Pain Management: Neuropathic Pain
Neuropathic pain is a complex, chronic pain state that usually is accompanied by tissue injury. With neuropathic pain, the nerve fibers themselves may be damaged, dysfunctional or injured. These damaged nerve fibers send incorrect signals to other pain centers. The impact of nerve fiber injury includes a change in nerve function both at the site of injury and areas around the injury.
One example of neuropathic pain is called phantom limb syndrome. This occurs when an arm or a leg has been removed because of illness or injury, but the brain still gets pain messages from the nerves that originally carried impulses from the missing limb. These nerves now misfire and cause pain.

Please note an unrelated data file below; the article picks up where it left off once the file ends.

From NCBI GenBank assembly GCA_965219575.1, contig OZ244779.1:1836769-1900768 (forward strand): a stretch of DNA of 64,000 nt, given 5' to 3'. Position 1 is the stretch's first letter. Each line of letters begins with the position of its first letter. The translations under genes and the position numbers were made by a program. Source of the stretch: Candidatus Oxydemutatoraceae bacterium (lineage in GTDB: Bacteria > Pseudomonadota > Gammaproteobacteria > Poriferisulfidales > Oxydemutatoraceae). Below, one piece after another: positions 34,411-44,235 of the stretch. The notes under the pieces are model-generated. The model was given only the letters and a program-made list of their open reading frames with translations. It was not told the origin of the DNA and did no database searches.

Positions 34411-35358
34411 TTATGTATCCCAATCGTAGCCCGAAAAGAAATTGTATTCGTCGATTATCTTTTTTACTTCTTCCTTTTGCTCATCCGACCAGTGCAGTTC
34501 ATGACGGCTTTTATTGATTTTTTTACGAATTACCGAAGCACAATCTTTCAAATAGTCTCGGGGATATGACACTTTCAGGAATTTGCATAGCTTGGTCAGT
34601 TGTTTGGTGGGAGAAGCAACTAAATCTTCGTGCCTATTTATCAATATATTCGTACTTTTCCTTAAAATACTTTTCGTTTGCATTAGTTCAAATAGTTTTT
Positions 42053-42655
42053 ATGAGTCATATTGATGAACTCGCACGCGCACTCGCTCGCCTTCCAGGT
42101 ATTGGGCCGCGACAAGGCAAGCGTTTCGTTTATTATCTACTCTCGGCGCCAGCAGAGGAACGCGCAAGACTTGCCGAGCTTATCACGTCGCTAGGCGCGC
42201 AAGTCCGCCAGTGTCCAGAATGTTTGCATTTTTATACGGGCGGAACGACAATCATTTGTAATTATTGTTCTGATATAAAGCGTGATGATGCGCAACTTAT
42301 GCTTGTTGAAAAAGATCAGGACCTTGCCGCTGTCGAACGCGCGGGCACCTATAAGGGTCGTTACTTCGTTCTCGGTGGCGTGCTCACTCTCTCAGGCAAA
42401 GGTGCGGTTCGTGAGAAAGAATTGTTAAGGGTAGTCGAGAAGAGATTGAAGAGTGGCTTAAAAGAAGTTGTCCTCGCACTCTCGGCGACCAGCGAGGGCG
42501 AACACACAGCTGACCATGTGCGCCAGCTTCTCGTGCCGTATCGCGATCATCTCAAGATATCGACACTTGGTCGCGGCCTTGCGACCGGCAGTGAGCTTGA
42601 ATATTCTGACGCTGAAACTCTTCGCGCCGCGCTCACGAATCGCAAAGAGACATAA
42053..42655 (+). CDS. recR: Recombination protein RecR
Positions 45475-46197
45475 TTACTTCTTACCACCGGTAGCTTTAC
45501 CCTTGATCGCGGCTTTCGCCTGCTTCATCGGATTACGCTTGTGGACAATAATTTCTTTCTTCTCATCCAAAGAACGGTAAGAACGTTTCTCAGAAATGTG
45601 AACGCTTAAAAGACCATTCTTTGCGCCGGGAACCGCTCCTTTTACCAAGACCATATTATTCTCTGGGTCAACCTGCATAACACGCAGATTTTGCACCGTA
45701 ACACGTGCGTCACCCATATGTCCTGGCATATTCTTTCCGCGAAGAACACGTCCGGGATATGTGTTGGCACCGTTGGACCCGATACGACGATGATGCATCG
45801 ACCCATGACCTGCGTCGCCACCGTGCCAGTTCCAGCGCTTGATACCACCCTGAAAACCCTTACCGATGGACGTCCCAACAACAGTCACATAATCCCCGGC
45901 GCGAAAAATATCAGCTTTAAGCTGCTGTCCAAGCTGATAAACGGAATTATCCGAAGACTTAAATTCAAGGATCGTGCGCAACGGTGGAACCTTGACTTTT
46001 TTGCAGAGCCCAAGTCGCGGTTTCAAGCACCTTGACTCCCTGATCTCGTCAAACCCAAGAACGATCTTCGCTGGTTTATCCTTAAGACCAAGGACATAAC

What causes neuropathic pain?
Neuropathic pain often seems to have no obvious cause; but, some common causes of neuropathic pain include:
- Back, leg, and hip problems
- Facial nerve problems
- HIV infection or AIDS
- Multiple sclerosis
- Spine surgery
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